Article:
“Dream baby dream / dream baby dream / come on now and dream baby dream / open up your eyes / come on and open up your eyes / keep the fire burning / come on and dream baby dream / open up your arms / come on and open up your arms / I wanna see you smile / I just wanna see you smile / come on and dream baby dream / dry your eyes / come on and dry your eyes / you gotta keep on dreaming / come on and dream baby dream / I wanna see you smile / I just wanna see you smile / I wanna see you smile / I just wanna see you smile.”
I spent a lot of 2005 unhappy, and something about this – maybe it was the simplicity of it, the intimacy of the concert with one of my heroes, the mantra-like nature – sunk in. “I wanna see you smile, I just wanna see you smile,” and oh God, did I need to hear that. I stole the line and put it in my next book, but I could never approximate what it meant to me. I could never underscore how vital those words were.
So I kept myself alive, got back to happy, and kept on dreaming. Flash forward to now. Over the past few of weeks, I directed two sold out comedy shows, directed my team in ensemble show that also sold, booked us for a gig in another city, launched the production for my big September show, submitted to the New York Sketch Festival, and took a class in directing. My editor told me he loved I’m On Fire. One of my nonfiction books is coming out next month, as is a book featuring one of my short stories – my first print fiction ever published. I got paid for another nonfiction book. I finished my first novel since 2009, placed a labor-of-love article at FEARnet, and got mentioned by name on Ain’t It Cool News. August has been good to me. I wanted to honor that.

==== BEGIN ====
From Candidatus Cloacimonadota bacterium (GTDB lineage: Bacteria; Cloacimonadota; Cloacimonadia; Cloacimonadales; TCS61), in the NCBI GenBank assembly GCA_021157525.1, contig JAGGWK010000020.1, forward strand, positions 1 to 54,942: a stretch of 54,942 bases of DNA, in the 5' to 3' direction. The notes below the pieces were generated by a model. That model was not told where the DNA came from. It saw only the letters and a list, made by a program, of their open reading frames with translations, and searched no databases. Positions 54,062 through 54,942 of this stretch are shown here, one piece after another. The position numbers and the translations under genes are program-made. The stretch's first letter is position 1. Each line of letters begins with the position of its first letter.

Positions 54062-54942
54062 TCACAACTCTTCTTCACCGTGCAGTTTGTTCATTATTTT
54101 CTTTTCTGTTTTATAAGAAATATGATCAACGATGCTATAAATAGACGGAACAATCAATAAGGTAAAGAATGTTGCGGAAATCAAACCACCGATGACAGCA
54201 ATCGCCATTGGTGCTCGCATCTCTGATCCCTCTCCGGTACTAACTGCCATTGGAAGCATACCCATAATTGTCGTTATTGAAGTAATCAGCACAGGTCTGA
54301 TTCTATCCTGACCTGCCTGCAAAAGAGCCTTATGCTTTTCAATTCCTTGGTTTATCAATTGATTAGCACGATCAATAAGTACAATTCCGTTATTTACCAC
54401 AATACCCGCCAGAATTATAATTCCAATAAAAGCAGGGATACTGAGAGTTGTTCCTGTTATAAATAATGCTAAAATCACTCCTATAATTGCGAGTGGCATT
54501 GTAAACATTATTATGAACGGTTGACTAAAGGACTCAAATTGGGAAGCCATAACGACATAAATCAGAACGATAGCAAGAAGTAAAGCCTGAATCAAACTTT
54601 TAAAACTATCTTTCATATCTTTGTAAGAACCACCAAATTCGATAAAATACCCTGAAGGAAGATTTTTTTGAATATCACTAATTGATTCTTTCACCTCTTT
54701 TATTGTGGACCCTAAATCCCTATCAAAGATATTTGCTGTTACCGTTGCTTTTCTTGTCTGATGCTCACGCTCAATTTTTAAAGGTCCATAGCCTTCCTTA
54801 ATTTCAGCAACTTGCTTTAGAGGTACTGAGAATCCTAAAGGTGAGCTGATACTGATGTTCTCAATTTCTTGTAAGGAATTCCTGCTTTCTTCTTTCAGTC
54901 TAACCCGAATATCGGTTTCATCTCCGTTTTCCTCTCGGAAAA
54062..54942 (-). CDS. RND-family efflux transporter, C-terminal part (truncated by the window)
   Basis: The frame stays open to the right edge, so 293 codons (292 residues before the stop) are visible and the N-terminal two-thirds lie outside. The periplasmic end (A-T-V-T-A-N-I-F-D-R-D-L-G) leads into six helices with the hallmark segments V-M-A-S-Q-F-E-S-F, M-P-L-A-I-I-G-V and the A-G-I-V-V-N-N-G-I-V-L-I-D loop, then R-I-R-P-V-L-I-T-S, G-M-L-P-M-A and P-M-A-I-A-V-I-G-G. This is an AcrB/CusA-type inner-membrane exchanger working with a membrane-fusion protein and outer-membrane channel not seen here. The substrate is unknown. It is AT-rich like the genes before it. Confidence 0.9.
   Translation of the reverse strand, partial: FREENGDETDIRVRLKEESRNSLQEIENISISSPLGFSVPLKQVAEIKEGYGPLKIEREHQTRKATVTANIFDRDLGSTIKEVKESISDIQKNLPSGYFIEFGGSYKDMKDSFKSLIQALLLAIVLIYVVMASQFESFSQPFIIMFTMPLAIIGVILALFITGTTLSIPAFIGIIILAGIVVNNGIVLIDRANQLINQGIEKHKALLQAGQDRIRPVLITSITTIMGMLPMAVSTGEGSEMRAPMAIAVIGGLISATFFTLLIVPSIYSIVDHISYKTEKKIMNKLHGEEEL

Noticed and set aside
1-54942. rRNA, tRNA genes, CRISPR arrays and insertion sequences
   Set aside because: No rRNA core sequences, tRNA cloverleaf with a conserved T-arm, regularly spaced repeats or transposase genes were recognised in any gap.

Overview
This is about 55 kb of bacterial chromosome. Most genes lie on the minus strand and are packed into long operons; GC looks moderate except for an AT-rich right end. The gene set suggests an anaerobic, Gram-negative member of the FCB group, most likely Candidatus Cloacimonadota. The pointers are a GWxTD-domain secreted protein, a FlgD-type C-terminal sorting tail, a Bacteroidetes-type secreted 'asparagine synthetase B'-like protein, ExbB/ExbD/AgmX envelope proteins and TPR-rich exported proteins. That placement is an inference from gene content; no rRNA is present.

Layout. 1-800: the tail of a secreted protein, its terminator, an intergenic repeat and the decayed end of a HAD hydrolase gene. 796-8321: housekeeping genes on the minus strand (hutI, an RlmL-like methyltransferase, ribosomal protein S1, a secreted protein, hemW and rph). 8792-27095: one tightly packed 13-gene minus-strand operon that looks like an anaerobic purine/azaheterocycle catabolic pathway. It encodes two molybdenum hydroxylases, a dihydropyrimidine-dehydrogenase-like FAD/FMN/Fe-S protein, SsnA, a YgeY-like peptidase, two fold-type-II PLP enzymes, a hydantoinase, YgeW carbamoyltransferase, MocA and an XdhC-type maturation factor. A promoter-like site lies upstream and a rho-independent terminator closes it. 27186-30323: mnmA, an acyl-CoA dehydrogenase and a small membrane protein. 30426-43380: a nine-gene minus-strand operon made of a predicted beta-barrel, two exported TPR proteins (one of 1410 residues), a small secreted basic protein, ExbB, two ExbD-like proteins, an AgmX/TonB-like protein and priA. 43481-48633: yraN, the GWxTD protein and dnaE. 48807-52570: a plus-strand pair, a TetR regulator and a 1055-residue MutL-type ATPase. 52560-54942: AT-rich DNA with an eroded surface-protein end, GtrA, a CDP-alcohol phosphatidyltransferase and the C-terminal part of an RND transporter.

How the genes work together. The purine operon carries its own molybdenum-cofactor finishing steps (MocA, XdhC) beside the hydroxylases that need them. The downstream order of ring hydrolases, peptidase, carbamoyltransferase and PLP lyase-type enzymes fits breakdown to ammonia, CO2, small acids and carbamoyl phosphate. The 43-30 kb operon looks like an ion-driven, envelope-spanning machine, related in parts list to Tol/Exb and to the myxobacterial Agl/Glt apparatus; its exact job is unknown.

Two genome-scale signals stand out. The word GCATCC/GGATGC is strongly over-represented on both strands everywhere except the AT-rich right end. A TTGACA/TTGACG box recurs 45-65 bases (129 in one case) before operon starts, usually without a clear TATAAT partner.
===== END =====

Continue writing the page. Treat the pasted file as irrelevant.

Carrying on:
The cover illustration of Until I Find You is a broken heart with the title of the novel written in script across a floating ribbon. I asked Shawn if I could get a variation of it, “but with an unbroken heart.”
“On my chest,” I said. “Near my heart.” He’s been consistently against chest tattoos.
He contemplated. “The heart will be unbroken?”
“Absolutely. This is a celebration, not a lament.”
“All right then, you can get it.”
I got to Chameleon early. A lot has changed since the first time I went there. Kelly moved back to Texas and now John Meredith is my at-home inkslinger. John always plays me at least some Springsteen when I get inked, as opposed to the psychobilly Kelly favored. I became a comedy producer and director and writer and sometime actor. I went from four tattoos to twenty-two. I’m not sad anymore. That’s the big thing: I was so sad for so long, and I’m not sad anymore. I’ve worked hard. I’ve thrown myself into my accomplishments. And I’ve kept on dreaming. It took years of ambition, drive, and caffeine, but my dreams are finally coming true.